We asked about market and that was a tough one, some of you write for a self-contained market, like one respondent whose publication in a small college town reaches a market of 80,000. Plenty of you write for the New York City metro market and plenty also write for multiple markets, as evidenced as well by responses to how many outlets we contribute to. Many of us write for national or international publications, or noted hits on a web site, another world-wide market.
How are we doing?
Half-full, half-empty or the same? Among our respondents 22 percent are writing more stories than they were five years ago, while double that, 44 percent, are writing fewer. And, sadly, more than a few of you chose to highlight that by writing in "much less." Twenty-seven percent of you said you're writing about the same number of articles each month as you were five years ago.
Aside from writing about dance, we are a group that wears many hats. Twelve of you, or 29 percent, teach dance criticism. While we have no doctors among us (who replied to the survey, in any case), we do have a microbiologist and a golf course superintendent, a physical therapist and an educational consultant, a half dozen or more teachers who instruct in everything from novel writing to somatics to tap and jazz. We're also, and no surprise here either, a relatively experienced group: 61 percent of you have been writing for 21 or more years. We have one member who has been at it for 56 years, a few for 35 or more and a number of whom are now retired from the field. On the other end, our future is modest but present: 20 percent of respondents have been writing for five or fewer years. We have a half-dozen editors, a few independent consultants, a dance administrator or two and graduate students among us. Of the lengthy list of topics we write about other than dance, nine of us write about theater, two music, two film, two fashion, and a few general culture topics. We have a cookbook writer, a novelist, a writer on education reform and on climate change, a memoirist, an opera buff, a writer on Jewish culture and arts, and two travel writers, among many other very interesting topics. Those of us who teach or have taught, our subject areas range from anthropology/ethnography to microbiology, pedagogy, ESOL, aesthetics, education, math, novel writing, movement analysis/observation, Israeli dance history and general dance history. I'd like to take the whole lot of you to lunch for some very stimulating conversations.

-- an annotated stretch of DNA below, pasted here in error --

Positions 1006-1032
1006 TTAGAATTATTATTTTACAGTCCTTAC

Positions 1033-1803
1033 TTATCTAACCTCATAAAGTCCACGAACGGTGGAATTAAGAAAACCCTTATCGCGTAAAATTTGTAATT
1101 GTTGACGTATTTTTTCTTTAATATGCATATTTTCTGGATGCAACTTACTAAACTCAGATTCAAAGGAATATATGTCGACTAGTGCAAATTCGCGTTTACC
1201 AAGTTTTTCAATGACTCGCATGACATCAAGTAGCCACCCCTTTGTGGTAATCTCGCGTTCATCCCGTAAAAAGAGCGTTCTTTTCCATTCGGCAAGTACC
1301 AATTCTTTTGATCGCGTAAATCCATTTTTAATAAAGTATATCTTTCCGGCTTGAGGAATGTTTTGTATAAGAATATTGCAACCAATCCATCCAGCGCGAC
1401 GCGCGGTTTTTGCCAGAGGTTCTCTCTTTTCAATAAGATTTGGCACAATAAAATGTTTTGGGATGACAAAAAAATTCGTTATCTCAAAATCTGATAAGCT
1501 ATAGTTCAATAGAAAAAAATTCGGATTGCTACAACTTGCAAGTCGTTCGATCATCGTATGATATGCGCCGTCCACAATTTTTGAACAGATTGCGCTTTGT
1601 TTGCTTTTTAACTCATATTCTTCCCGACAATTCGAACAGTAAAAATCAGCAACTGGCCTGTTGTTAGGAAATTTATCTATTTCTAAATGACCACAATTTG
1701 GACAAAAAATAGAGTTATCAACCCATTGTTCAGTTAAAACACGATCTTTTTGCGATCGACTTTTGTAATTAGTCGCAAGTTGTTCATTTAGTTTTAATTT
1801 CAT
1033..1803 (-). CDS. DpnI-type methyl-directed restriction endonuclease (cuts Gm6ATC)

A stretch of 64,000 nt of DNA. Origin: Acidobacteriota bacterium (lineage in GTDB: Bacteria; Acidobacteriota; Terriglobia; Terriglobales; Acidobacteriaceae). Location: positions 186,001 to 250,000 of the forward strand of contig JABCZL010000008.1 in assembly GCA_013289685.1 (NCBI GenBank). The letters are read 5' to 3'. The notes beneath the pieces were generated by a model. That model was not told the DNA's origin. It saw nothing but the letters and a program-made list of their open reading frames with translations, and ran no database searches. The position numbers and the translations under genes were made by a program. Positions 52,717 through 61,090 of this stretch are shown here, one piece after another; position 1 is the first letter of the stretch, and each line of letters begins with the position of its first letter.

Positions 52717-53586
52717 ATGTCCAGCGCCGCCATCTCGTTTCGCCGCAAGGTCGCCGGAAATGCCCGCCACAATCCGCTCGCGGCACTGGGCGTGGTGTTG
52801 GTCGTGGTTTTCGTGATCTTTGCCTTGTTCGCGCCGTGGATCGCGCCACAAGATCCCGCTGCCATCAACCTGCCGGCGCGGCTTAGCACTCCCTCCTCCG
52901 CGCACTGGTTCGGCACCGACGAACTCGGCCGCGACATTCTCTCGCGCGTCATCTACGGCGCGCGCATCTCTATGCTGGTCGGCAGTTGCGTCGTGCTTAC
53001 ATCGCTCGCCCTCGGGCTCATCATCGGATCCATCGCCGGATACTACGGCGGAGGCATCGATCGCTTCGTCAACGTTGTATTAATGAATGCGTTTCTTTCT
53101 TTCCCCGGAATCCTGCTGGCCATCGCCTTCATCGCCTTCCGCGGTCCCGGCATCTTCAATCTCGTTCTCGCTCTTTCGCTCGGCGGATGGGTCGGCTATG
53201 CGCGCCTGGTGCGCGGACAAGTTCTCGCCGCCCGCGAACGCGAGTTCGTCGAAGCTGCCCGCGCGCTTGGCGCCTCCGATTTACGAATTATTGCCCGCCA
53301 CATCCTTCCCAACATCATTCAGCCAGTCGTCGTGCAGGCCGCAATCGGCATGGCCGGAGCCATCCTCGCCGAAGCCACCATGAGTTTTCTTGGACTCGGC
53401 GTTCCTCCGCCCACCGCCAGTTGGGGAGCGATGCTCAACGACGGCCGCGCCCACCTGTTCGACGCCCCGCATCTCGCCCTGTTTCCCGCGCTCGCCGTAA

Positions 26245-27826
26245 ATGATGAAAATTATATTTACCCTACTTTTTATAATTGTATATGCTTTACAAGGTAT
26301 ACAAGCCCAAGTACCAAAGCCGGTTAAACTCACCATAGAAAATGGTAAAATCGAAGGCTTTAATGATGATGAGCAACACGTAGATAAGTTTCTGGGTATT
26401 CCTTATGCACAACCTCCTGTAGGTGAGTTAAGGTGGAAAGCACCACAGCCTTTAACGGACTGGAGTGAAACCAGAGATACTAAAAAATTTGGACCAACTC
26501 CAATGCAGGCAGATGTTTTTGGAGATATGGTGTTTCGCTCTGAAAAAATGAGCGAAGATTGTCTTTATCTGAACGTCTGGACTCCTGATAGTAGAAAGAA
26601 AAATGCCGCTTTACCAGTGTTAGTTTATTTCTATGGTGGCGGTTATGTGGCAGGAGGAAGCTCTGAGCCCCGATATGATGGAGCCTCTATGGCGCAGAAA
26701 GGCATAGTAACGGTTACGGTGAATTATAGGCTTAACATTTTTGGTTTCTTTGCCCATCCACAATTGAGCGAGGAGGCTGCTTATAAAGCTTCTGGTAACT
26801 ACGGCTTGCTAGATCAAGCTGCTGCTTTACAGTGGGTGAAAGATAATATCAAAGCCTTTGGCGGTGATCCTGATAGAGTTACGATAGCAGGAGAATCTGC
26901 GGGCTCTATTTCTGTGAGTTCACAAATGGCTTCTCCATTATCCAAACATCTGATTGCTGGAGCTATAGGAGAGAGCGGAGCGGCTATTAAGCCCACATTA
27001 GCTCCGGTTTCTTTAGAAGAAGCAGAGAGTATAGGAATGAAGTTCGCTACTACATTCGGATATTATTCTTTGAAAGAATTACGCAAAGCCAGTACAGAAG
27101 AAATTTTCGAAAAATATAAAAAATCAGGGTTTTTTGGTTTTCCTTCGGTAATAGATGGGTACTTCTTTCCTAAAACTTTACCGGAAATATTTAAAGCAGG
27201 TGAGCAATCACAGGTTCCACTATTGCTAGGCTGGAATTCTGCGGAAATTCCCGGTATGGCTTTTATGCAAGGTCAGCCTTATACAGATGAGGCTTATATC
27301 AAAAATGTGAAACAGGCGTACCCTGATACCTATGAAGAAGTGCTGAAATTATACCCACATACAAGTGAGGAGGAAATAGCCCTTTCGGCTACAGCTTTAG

Finally, we do this for love: A whopping 80 percent of respondents write dance criticism to "participate in discourse on dance and arts." Another 71 percent write to "educate the public" and 68 percent write out of "personal interest." Thirty-two percent wish to "provide feedback to artists and presenters." And, a mere 15 percent of you do this because "it's a job."
Again, many thanks to all of you who completed and mailed the survey. The DCA board of directors hopes to use this information to better serve its constituency and to target, as well, funding and other sources of support or collaboration in the future.
I close with a bulleted list of suggestions you asked us to consider. Keep thinking about where you'd like to see DCA go in the coming years and how we can get there. Keep in mind that it is only through the good and generous support and efforts of our members that any of our programs, from our newsletter to our website to our conference and mentorship program, exist. Consider volunteering today. Contact firstname.lastname@example.org. We hope to hear from you.
Responses to "What new services or activities would you like to see the DCA offer?"
These are all great suggestions. We need you, DCA members, to get involved and see them happen. And, finally, thank you to this lovely respondent: "I think the DCA is doing a fabulous job with limited resources. I'm so far from the hub in New York that it's hard to know what I might need." Well, we're here for you when you do need something.